Portugal is a really unique country, which is why it was so much fun to visit several different regions while there last month. After an amazing time up North (in Porto and the Douro Valley), Nick and I went back South and got to spend a few days near Sintra visiting with some family living there. Sintra is located about 15 miles outside of Lisbon (which was roughly a 45 minute train ride). It’s easy to make it a day trip from Lisbon since the town is so small, but it’s certainly not short on sites to see! For centuries, Sintra was the summer escape of Portugal’s kings, so the area is full of palaces and flourishing gardens – it’s truly an aristocratic region!
The town of Sintra, like I mentioned, is pretty tiny and really only consists of a few twisting streets mostly filled with restaurants and touristy souvenir shops. It sits at the foot of a hill and is surrounded by lots of trees and greenery (see the pic above for proof!). Above the town, and way up the hill, are the two main attractions of the area. It’s best to start at the top and make your way down unless you’re up for some hiking – it’s a pretty steep trek!
We started the day at Pena Palace, a hard-not-to-miss palace sitting at the top of a hill overlooking Sintra and the surrounding countryside. It’s noticeable not only because it sits higher than any other structure around, but also because it’s a multi-colored fantasy castle. I mean, we’re talking Disneyland-style, complete with Gothic towers, Moorish elements and kitschy décor. Built in the 19th Century, the palace was occupied by the German-born King Ferdinand and his wife.
Although it looks grand, the inside of the palace is surprisingly “cozy” and consists of several small rooms on two levels. I say cozy loosely because it actually feels a bit cluttered inside… every surface is completely covered with ornate and sometimes overly done decorative accents. Plus, they were pretty short back then so it feels small to a couple of tall people (especially for my 6’4″ boyfriend).
So many patterns and tiles! Just check out this bedroom…
One cool thing to note is that the palace was home to some then state-of-the-art conveniences that we all take for granted these days, such as flushing toilets and hot showers! Leave it to a King to be the first in Portugal to have these things.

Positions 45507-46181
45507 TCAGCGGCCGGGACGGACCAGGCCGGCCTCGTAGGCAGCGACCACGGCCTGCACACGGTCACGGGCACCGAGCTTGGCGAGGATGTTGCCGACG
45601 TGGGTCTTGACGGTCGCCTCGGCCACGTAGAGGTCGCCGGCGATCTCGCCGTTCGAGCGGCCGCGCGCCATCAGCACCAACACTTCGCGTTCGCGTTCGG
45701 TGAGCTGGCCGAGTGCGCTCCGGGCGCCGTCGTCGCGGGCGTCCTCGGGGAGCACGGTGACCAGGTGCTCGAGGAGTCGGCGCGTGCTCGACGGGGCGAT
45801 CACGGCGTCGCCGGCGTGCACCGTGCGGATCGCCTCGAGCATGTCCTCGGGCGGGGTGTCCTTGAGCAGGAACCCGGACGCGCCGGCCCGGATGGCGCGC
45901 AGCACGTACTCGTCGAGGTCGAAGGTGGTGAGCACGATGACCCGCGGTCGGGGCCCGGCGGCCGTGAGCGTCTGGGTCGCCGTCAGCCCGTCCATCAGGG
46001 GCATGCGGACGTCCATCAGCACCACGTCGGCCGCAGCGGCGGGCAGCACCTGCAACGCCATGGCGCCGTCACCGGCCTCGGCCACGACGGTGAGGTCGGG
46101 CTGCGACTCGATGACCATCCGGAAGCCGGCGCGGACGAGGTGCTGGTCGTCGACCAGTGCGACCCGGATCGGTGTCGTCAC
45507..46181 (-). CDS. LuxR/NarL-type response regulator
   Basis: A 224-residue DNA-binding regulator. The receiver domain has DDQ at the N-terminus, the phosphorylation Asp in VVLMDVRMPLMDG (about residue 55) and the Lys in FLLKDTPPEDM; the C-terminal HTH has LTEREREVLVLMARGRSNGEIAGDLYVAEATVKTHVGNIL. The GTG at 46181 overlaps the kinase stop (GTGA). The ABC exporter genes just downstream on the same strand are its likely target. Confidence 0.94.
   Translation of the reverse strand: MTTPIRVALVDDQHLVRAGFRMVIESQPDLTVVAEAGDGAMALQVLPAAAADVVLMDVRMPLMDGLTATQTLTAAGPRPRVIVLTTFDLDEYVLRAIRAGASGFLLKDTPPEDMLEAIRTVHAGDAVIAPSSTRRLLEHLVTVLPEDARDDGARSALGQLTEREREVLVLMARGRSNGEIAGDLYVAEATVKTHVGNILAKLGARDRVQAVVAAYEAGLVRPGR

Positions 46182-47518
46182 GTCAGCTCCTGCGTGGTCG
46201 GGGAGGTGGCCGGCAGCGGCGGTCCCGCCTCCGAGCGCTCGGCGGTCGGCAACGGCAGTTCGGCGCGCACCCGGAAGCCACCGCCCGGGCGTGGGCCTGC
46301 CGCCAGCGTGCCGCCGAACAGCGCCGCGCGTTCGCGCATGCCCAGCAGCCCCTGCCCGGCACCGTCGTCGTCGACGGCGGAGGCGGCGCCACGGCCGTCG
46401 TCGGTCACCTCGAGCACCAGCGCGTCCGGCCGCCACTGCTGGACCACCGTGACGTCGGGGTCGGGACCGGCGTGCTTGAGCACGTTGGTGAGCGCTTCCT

Check out this kitchen. That is one fine collection of copper pots…
And these views…
The place has amazing views from every direction, but one of the best parts was the beautifully lush grounds surrounding the palace. It’s fun to walk around Pena Park to see the exotic plants, giant trees, babbling streams, old structures and even black swans! So mystical and romantic… you really feel like you’re in a different world.
About 10 minutes from the main entrance is the second of the two major sites in Sintra, the Castelo dos Mouros (Castle of the Moors). It’s old (originally constructed in the late 8th Century), it’s got incredible views, and it’s an important piece of history – it was conquered by the Christians and then came into the hands of the first Portuguese king, D. Afonso Henriques.
What remains of the castle was significantly restored in the 19th Century, but it doesn’t take away from the enchanting reminders of the past. When you’re walking up and down all those steps along the castle wall, it’s hard not to think of all the people that fought and died in battle there. Okay, so maybe I’ve been watching too many Game of Thrones episodes, but regardless, it is a significant, interesting castle and is certainly a great place to snap some photos. Plus, there are amazing views of the Pena Palace from there!
You can walk all the way into town from the Moorish Caslte, which is all downhill (yay!) on a stone trail. A much needed break from the castle, otherwise known as the ultimate stairclimber. Once you get there, you’ll find a few more things to see in and around Sintra, like the National Palace, which dates back to Moorish times and is the oldest surviving royal Palace in Portugal. There’s also the Quinta da Regaleira (below), a Gothic/Renaissance mansion with a large mythological garden.
Near the Regaleira Estate is the 18th Century Seteias Palace that was restored into a fancy hotel, The Hotel Tivoli. We didn’t go inside, but it seemed very luxe. If gardens and plants are your thing and you didn’t get enough foliage in the Pena Palace’s grounds, there’s also a botanical garden called Monserrate about 2 miles out of town.
Sintra isn’t on the water, but it is relatively close to the coast, where you’ll find dramatic cliffs and wind-beaten rocks and the western-most point in Europe (Cabo da Roca). Although we didn’t make it to Cabo da Roca, we did have a picnic on the beach one night.
The weather was chilly and overcast, (no swimming for us!), but it didn’t detract from the natural beauty of the place. It was also a great spot to enjoy some Portuguese wines and typical orange cake with fresh figs! Delish.
Some Portuguese and Romanian wine!
Sintra may be the most tourist-packed place we visited in Portugal, but it honestly wasn’t that crowded (you’ll spend more time in line for a ride at Disneyland than you will exploring Pena Palace). It’s an area chock full of history, wonder, mystical gardens and charm. Truly a sight to see!
Don’t miss my post on Évora, too!